I’ve been spending a lot of time this past week working on the final edits for the book. Hopefully I’ll be able to get it out and available for purchase early next week. In the mean time, please enjoy this “classic” SmallIvy Post from last year in case some of you missed it. (Yes, I know it is just like a lousy clip show when you’re waiting for a new episode, but please bear with me. The book will be worth the wait.)
Different stock picking methods have been popular through the years. Some people try to buy stocks they consider cheap and then sell when they get expensive. Others try to buy stocks that are going up and then step out before they reach a top. The first technique, called value investing investing, is buying low and selling high, the second technique, called momentum investing, is buying high and selling higher.
Today I thought I’d review a few of the strategies and plusses and minuses of each:
Momentum Investing: In momentum investing an individual looks for the hot stocks of the day – those that are going higher and everyone is talking about – and buys them. He then tries to jump ship before it reaches a top and fizzles. This is sometimes called “building castles in the clouds” since the support for these types of stocks is normally fairly weak and eventually they come crashing back to earth. The advantage is that the stocks to buy are fairly obvious – everyone is talking about them, like Apple until recently – and gains are generally made fairly quickly. The disadvantage is that one risks buying into a stock that is overpriced near a top. Usually the hot stocks come crashing down at some point.
Value Investing: In value investing, an investor finds stocks that are cheap relative to their “fair value,” which is calculated based on earnings and other factors. He then buys them while they are cheap and sells them when they start to get overpriced. The advantage is that he is buying low-priced stocks which may not get beaten down as badly during a market fall. The disadvantages are that one need to be very patient since it may take a while for the stock price to turn around and this strategy can be risky because some stocks are beaten down for a reason. Buying companies that go bankrupt is more likely with this strategy.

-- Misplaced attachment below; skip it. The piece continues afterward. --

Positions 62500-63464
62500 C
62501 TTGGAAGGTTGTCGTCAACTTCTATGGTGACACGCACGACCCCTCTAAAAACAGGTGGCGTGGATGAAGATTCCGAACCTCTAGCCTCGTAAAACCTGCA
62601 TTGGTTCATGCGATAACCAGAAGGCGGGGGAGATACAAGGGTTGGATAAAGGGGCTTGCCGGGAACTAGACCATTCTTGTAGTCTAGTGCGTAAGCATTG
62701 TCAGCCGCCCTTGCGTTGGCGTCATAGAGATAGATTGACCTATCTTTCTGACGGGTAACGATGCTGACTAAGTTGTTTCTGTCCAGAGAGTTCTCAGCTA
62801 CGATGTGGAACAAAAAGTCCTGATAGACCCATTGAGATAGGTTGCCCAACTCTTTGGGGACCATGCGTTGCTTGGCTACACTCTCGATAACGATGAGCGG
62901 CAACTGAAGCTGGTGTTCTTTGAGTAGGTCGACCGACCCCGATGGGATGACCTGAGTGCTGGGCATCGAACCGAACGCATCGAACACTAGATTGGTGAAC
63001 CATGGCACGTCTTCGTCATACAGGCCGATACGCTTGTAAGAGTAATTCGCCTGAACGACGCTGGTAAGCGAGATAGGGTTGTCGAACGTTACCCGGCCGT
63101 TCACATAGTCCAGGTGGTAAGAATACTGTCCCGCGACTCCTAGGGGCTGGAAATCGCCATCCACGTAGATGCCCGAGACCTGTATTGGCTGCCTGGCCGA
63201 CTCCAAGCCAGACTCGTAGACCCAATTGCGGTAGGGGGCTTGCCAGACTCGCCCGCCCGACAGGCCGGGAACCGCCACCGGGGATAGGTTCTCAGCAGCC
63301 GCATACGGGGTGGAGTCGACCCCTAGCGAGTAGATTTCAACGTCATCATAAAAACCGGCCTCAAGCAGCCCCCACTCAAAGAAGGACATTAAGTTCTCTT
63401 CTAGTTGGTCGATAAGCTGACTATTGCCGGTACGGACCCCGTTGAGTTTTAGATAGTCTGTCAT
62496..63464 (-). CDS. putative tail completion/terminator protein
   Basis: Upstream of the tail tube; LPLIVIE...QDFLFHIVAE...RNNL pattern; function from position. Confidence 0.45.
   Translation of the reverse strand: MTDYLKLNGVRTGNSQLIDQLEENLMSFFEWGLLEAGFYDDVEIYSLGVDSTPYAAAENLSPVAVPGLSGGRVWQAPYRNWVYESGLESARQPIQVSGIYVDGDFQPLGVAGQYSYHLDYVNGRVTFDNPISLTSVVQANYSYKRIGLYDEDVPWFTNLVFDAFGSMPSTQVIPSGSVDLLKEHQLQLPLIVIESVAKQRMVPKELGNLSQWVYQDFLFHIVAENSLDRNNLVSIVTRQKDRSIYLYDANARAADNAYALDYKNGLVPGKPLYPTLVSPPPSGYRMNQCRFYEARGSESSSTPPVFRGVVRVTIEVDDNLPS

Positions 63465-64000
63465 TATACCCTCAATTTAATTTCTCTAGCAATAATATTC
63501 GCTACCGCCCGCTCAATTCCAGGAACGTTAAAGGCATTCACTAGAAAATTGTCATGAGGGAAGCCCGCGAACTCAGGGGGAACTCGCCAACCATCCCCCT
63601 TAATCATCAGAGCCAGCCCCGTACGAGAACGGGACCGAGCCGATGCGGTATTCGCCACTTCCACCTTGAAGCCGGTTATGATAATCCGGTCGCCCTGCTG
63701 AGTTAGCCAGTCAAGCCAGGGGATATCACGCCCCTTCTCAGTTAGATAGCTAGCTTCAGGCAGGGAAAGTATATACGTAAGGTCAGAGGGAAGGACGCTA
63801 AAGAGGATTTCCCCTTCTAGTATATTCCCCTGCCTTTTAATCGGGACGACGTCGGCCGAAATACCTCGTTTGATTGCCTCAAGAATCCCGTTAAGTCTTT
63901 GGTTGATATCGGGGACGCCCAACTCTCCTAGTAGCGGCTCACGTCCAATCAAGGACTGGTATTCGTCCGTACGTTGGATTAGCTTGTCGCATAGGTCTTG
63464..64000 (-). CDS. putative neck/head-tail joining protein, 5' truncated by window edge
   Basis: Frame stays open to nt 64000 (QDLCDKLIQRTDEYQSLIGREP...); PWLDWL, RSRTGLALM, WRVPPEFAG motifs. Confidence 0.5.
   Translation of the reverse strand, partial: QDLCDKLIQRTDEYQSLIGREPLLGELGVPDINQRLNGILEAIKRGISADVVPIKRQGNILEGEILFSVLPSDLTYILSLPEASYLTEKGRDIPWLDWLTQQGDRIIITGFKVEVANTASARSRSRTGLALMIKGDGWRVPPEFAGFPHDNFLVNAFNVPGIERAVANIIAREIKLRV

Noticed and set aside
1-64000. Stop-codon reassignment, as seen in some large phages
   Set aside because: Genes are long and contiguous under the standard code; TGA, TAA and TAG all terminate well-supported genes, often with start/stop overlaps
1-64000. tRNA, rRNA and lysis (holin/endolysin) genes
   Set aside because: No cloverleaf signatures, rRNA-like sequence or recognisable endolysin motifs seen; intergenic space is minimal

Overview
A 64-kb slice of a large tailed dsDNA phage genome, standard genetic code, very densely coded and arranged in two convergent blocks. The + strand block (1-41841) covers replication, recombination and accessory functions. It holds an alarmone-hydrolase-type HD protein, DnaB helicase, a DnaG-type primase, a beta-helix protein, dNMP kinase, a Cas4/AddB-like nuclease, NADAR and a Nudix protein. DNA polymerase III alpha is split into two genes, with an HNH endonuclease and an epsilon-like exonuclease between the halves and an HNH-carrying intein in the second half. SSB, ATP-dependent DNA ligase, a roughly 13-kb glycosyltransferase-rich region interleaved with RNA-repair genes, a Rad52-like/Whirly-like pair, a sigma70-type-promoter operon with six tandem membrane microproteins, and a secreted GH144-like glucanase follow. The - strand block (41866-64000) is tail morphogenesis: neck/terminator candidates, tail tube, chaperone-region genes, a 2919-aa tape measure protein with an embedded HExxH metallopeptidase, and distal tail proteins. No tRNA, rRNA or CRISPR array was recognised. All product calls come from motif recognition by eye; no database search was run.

Buy and Hold: In this strategy, recommended by this blog, stocks are bought in companies that show potential to grow for long periods of time. These stocks are then held regardless of stock price until the fundamentals of the company change or the position becomes too large and a portion must be sold for safety. The advantages are that it is easier to find stocks that will do well over the long-term than it is to find those that will do well over short periods of time and one has a chance of picking a stock that will provide a very large return (in some cases turning a few thousand dollars into hundreds of thousands or even millions of dollars). A disadvantage is that one can also lose a lot of time and potential profits if one chooses a stock that does not do well. Another disadvantage is that when one does make a large profit, much of the value of the stock may be profit, resulting in a lot of taxable income when the stock is sold.
Dollar-Cost Averaging: Rather than a way of picking stocks, this is a way of buying stocks in which an equal dollar amount of a stock is bought at a regular interval – say every month or twice a year. Because an equal amount is purchased, more shares are bought when prices are relatively low than when they are high, resulting in a profit even when the overall price of the stock is fairly flat over the period. This is a good strategy for buy-and-hold investing and generally works best with a stock that has a dividend reinvestment plan that allows purchases of stock since one can therefore avoid most brokerage fees. The disadvantage is keeping track fo your cost basis for taxes. This could be eliminated with the passage of the Fair Tax.
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Disclaimer: This blog is not meant to give financial planning or tax advice. It gives general information on investment strategy, picking stocks, and generally managing money to build wealth. It is not a solicitation to buy or sell stocks or any security. Financial planning advice should be sought from a certified financial planner, which the author is not. Tax advice should be sought from a CPA. All investments involve risk and the reader as urged to consider risks carefully and seek the advice of experts if needed before investing.